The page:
The CLA welcomes Defra’s commitment to a transition to less-polluting practices, reflecting the valuable food that farmers in the Wye’s catchment produce, and the reality of phosphorous dynamics in the catchment. Discharges of phosphorous from soil are a key source of pollution, due to excess livestock manure being repeatedly applied above crop need. Heavy rainfall and soil erosion are now releasing this phosphorous into the Wye, and to reduce phosphorous on a trajectory compatible with improvement in the Wye’s health, farmers will need to make major changes. Yet, the legacy phosphorous means that even with intense action from all parties, it could still take over a decade for phosphorous levels to reduce to the agronomic optimum.

The problem is not so much the livestock themselves, but what happens to their manure and the soil which receives it. Consequently, overreaching intervention today into farm businesses, such as a Water Protection Zone, would lead to hardship for farm businesses and insolvencies, but may not clean up the Wye as expected. The CLA has repeatedly argued that that the only viable, long-term solution is a transition, underwritten with sufficient funding and support, to allow farm businesses to improve their soil conservation and riparian buffering, and invest in infrastructure to make (poultry) manure easier to transport. It is good to see Defra commit to this pathway, albeit less ambitiously and with less long-term support than the CLA would like.

The plan’s £35m fund for on-farm poultry manure combustors is significant for a single catchment. The guarantee that all Round 2 Slurry Infrastructure Grant applications will be approved on English land in the catchment is also welcome. Nevertheless, these are both one-time commitments.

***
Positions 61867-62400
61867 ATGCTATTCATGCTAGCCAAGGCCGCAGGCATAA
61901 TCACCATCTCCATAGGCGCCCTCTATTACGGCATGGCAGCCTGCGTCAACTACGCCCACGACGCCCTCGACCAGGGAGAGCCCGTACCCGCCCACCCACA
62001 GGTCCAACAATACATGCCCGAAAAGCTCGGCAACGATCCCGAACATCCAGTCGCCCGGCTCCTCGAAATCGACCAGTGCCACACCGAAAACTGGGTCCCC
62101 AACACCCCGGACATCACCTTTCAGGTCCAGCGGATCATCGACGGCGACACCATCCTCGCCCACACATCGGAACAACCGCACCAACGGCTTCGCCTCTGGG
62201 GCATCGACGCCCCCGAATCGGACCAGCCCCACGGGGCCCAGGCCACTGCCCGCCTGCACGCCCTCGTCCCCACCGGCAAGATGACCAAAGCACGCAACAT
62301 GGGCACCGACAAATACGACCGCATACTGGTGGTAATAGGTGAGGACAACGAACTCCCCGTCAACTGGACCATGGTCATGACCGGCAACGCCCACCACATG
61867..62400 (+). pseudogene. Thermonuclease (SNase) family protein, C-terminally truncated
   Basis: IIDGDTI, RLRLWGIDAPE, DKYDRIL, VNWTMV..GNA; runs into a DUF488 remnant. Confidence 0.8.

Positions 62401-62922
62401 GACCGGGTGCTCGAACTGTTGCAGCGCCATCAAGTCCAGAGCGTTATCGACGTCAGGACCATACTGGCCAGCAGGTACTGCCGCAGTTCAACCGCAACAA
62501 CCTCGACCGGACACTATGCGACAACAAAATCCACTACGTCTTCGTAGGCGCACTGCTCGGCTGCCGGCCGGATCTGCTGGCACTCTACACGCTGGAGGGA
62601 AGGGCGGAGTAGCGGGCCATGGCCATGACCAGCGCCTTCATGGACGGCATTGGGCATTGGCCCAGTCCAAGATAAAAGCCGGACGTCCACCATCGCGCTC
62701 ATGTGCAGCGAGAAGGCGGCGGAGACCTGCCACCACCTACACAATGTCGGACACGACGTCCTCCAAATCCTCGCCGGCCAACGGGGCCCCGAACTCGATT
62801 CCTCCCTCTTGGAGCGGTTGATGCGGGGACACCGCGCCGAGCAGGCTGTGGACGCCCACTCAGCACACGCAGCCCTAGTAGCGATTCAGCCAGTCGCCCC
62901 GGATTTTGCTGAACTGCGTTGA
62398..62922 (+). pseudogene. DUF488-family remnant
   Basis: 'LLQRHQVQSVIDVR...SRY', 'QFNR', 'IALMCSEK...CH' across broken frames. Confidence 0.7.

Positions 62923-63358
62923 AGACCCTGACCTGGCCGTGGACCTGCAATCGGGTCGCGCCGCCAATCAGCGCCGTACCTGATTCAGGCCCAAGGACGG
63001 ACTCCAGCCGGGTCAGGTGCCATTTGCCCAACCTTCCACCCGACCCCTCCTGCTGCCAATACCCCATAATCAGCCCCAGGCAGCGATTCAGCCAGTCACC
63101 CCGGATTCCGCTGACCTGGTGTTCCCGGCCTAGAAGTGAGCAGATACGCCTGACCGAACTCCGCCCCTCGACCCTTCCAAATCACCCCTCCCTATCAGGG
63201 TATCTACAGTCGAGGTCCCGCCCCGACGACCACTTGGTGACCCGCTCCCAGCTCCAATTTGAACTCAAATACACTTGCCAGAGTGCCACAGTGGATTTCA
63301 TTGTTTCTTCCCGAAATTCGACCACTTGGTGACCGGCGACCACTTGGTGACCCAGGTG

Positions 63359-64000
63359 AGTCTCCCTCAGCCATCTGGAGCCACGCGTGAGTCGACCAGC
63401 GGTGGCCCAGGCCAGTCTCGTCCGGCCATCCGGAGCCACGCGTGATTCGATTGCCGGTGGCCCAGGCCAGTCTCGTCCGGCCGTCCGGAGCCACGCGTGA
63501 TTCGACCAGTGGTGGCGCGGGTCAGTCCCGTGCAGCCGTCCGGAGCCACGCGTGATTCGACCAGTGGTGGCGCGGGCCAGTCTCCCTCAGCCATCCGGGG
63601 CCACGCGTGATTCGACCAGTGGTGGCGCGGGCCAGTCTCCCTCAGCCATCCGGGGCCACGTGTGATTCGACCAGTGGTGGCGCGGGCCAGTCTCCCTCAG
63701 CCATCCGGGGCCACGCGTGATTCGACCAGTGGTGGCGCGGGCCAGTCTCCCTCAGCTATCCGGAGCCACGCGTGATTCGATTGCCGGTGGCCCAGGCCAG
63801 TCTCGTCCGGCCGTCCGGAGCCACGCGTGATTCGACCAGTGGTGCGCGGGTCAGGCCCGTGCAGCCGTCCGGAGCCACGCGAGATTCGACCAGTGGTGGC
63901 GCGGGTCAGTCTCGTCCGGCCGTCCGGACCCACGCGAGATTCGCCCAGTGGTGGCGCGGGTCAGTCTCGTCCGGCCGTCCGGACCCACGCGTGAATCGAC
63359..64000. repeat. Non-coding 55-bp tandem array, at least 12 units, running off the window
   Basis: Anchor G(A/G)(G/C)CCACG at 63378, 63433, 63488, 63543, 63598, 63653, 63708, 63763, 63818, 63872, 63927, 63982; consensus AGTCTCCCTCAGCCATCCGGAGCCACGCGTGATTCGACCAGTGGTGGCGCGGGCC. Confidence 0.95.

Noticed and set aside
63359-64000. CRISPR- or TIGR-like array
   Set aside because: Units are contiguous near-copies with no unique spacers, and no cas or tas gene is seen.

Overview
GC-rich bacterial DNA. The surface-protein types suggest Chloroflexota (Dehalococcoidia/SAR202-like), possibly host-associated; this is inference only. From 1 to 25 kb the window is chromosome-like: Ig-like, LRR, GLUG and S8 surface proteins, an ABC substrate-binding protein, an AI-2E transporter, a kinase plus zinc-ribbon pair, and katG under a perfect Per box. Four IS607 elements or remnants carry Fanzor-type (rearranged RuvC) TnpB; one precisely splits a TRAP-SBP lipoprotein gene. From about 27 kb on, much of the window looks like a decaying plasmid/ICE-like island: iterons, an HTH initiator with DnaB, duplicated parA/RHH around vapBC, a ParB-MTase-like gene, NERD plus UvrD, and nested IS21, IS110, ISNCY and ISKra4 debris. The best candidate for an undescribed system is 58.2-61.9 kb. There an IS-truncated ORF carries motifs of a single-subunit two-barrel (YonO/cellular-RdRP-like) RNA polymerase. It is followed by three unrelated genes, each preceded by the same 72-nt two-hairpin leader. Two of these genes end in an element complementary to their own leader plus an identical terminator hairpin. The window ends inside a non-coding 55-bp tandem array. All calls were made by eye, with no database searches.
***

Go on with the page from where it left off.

Transitioning farming in the Wye will require a well-communicated pipeline of support stretching far beyond the next financial year

SFI and Countryside Stewardship will be crucial to improve watercourse buffering and reduce erosion of the catchment’s sandy and silty soils – but they will only deliver the envisaged improvement in river health with widespread uptake. For this to be successful, Defra needs to ensure the new options for summer 2024 open in a timely manner, with no hiccups in the application process. For sustained change, the next government will need to increase the total Environmental Land Management scheme (ELMs) budget. Crucially, the Wye’s catchment spans the English-Welsh border, whereas ELM schemes and the other grants in the plan are restricted to England. Welsh Government must confirm how it will support farmers on its side of the border to transition.

Finally, it’s worth noting that the plan mostly repackages previously committed funding, ringfencing it to a single catchment where there is acute need. Whilst discouraging for the sector as a whole to not receive new investment, Defra’s plan does shows that the department can spatially target funding to encourage uptake by reducing competition for funds. Could Defra replicate similar bespoke packages of support in other areas with entrenched challenges? We would like to see Defra extend similar spatial targeting with premium payment rates to grants for Natural Flood Management whose success depends on their location.

Going forward, the CLA will continue to engage with the various Nutrient Management Boards in the Wye Catchment, and lobby government for the requisite, long-term funding to support a fair transition for members.

Key contact:

Matthew Doran Land Use Policy Adviser - Climate & Natural Resources, London